Hagit Rhein, mother of Maj. Benaya Rhein who fell in the Second Lebanon War, was spat on in the face on a street in Tel Aviv.
I recently wrote about women with head coverings being targeted on the street. I had some testimonies, and I regretted every email I received in response. These are still just extremists, I told myself, people living on society’s fringes.
It's like taking a bus driver who shouted at girls for the way they’re dressed seriously. It's not worth giving it attention. But these comments don't stop. It's a sad and ugly phenomenon, even if the media neglects to report it, and other incidents are reported instead.
"I'd prefer not to talk about it," Hagit told me at first. "I'm made to be a peacemaker, I want to diffuse the sparks. After all, Uri, [author] David Grossman's son, was also in the tank where Benaya was killed. I have been talking about both of them in my lectures for 17 years already, since the war."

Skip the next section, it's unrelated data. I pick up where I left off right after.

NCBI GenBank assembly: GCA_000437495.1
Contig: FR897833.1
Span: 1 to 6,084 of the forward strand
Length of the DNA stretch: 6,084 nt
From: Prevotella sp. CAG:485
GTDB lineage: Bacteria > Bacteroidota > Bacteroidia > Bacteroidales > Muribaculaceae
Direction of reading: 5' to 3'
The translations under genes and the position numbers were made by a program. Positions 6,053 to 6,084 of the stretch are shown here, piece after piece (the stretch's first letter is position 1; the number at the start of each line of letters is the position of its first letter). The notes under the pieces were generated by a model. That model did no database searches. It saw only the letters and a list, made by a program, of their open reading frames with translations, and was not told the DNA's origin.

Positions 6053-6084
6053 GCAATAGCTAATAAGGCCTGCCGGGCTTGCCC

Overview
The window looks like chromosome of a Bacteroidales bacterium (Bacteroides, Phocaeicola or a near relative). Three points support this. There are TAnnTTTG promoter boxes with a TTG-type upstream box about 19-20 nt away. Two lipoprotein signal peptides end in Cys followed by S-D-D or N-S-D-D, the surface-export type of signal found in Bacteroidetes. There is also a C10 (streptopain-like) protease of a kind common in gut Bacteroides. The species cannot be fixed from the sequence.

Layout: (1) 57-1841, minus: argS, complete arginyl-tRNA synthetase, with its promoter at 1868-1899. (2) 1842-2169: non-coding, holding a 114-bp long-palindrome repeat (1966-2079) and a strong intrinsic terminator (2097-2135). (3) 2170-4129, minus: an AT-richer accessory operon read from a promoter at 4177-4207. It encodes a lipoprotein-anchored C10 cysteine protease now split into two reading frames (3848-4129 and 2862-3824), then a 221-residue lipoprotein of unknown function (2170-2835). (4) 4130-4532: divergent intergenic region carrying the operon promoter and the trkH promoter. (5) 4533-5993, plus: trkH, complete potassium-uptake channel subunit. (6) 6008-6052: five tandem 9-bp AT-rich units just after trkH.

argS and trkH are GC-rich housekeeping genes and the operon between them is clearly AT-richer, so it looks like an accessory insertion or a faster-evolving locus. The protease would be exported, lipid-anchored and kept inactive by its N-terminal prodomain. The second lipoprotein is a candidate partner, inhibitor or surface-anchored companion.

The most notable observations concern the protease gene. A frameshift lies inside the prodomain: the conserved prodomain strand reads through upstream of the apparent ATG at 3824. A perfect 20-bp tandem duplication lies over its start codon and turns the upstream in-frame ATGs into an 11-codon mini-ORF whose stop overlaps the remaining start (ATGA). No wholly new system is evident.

Ultimately, she agreed to recount her story. She came to Tel Aviv for a demonstration carrying an Israeli flag. They sang Hebrew songs, Avigdor Kahalani spoke and then someone came over and asked her if the protest was for or against the judicial overhaul.
Hagit didn't finish her sentence, she just began saying that she came because she's against insubordination, and she was spat on, after which swears were also directed at her.
"It happened a few months ago, and I still feel that I haven't recovered from that insult. I can still feel it. I froze on the spot, as if attacked. I was so hurt that I didn’t talk about it at first. I left and went back to my car humiliated. The road seemed endless to me. And then I sat down and tried to breathe deeply until I calmed down a bit,” she says.
“I remembered how my mother used to tell me that in Poland, she would be spat on while heading to school and have 'dirty Jew' shouted at her in Polish. And here I am in Israel, and a Jew is spitting on a fellow Jew?"
After that, she messaged me on WhatsApp. "I really wish we could keep things calm. I don't hate those who spat on me. I'm hurt, but I don't hate. I know from experience that once you truly know someone - you love them. We all need to be responsible adults, to push this extremism aside."